Brittney Burns – Staff Writer

From speeding to parking to crosswalks, the Franklin town board has made the downtown area a priority and after a presentation from Joel Setzer last week, the board is poised to make decisions regarding changing the way Main Street looks.

Last week, Joel Setzer with Vaughn and Melton Engineering presented members of the town board with the results of a streetscape evaluation that could address potential needs and improvement projects for the downtown area.

“The idea for the streetscape proposal came from the town board’s retreat in January and October 2016,” said Town Manager Summer Woodard. “Members of the Town board wanted to look at various downtown parking alternatives. Therefore, town administration reached out to various engineering firms to receive ‘streetscape’ proposals. The next step will be for the board to decide if they would like to pursue any of the proposals or not.”

Setzer informed the board that Franklin’s Main Street’s biggest problem is the limited real estate for change. From hard angle parking spaces, to trucks jutting out into the driving lanes, the design of the road limits what changes can be made. While figuring in the limited real estate, Setzer worked with his firm’s engineers to consider changes to Main Street that would address changing drivers’ behaviors such as speeding and the need to respect bicyclists and pedestrians along the road.

According to Setzer, one of the focuses his firm found to be needed was a change in attitudes which would provide equal access to those with disabilities around Franklin’s sidewalks and roads, while providing better access for bike and pedestrians, something the town has already been working toward.

Setzer pointed out that the town has funded and conducted extensive studies in recent years, such as the 2008 Franklin Main Street Program Master Plan, which made recommendations that were never followed through with. A Franklin Parking analysis was also conducted and despite a suggestion to look at parallel parking to increase the amount of parking on Main Street, that study’s recommendations were also never implemented.

Setzer suggested the possibility of considering angled parking on both sides of the street, but looking at one lane going up the center of Main Street, rather than two, which sometimes is difficult to maneuver based on the size of vehicles parked in spaces lining Main Street. With only one lane of traffic, Setzer suggested there may be room to add a bike lane.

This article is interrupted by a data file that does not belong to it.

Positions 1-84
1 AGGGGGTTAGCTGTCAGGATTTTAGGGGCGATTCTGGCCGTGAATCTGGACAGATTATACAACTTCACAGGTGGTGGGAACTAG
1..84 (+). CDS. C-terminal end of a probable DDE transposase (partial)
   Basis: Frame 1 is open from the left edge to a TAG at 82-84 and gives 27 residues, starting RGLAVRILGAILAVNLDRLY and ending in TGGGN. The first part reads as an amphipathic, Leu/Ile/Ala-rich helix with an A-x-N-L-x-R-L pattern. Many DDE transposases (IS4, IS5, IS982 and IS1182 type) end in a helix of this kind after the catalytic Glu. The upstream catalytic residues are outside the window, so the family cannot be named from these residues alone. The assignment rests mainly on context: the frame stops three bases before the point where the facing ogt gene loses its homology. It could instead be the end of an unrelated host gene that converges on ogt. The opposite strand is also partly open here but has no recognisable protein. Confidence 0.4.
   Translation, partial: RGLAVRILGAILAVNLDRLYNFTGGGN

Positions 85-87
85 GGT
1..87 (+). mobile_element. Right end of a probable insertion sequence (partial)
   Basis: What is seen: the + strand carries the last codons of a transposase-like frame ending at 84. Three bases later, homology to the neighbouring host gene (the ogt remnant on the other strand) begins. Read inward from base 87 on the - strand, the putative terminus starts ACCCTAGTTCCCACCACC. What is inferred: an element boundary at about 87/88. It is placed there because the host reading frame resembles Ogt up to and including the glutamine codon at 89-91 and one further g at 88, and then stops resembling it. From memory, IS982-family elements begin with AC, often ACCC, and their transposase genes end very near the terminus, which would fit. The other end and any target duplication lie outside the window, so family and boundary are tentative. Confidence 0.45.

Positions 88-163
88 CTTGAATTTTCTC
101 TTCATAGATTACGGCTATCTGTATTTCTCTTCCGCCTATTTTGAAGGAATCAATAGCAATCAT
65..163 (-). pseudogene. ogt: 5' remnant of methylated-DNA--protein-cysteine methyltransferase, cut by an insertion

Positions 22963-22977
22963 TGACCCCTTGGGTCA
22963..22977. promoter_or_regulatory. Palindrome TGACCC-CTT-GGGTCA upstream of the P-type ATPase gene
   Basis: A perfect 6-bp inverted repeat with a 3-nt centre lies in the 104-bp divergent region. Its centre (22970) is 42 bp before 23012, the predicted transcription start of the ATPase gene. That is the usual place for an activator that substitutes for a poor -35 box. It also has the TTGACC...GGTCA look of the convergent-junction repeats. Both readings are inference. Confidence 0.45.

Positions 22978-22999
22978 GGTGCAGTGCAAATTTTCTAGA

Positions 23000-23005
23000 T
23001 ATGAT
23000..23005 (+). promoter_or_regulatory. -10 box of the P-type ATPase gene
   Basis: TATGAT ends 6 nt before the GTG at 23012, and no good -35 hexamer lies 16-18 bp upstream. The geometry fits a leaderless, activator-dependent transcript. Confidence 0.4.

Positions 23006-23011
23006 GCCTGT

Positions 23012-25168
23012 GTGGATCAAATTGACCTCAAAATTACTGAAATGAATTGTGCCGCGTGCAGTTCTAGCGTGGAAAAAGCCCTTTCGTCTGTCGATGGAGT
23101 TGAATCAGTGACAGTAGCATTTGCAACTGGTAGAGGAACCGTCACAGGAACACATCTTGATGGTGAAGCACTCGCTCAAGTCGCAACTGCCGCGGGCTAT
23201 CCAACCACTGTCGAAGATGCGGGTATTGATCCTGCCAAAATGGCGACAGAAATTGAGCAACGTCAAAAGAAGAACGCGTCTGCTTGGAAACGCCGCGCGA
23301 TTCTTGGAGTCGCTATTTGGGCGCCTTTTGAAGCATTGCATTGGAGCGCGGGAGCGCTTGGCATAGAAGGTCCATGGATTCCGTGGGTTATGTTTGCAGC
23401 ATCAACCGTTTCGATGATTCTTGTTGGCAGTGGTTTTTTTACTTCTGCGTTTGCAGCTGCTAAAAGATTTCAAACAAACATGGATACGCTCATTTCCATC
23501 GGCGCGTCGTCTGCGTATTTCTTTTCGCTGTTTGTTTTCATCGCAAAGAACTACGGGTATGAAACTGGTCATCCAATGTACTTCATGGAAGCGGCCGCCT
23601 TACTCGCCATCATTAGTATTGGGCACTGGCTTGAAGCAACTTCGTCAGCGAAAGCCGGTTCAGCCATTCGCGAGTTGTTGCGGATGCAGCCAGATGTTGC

At the end of last week’s meeting, moving forward with Setzer’s recommendations, Mayor Bob Scott  said that he had been in discussions with representatives from the North Carolina Department of Transportation about doing “trial runs” on some new traffic and parking ideas in town.

“There are some ways that we could practice for a week or 10 days some of these ideas that have come up. Such as, the one lane on Main Street, some parallel parking and some diagonal parking. We might be able to practice that working with our Police Department and the DOT folks, to make some practice runs to see what might work and what might not work.”

Scott says that the trial runs would take some work to put in place, but the DOT is not opposed to the idea.

“We might have to put in some temporary lines, with something like lime or chalk, but we would have to monitor it. On the one lane down Main Street, we can do that with cones, like when we have festivals and things like that. They (DOT) says it’s a novel idea, and they’re perfectly willing to work with us just to practice this. It also gives people a feeling of what we’re talking about, because they can actually experience it.”

Town Attorney John Henning Jr., raised some concerns, including the cost. Another concern that was voiced was about giving the public enough notice and ability to have input on the proposed trial runs.

Scott informed the board that he would collect additional information and keep the board and the public informed of any trial runs that may be attempted in the near future.

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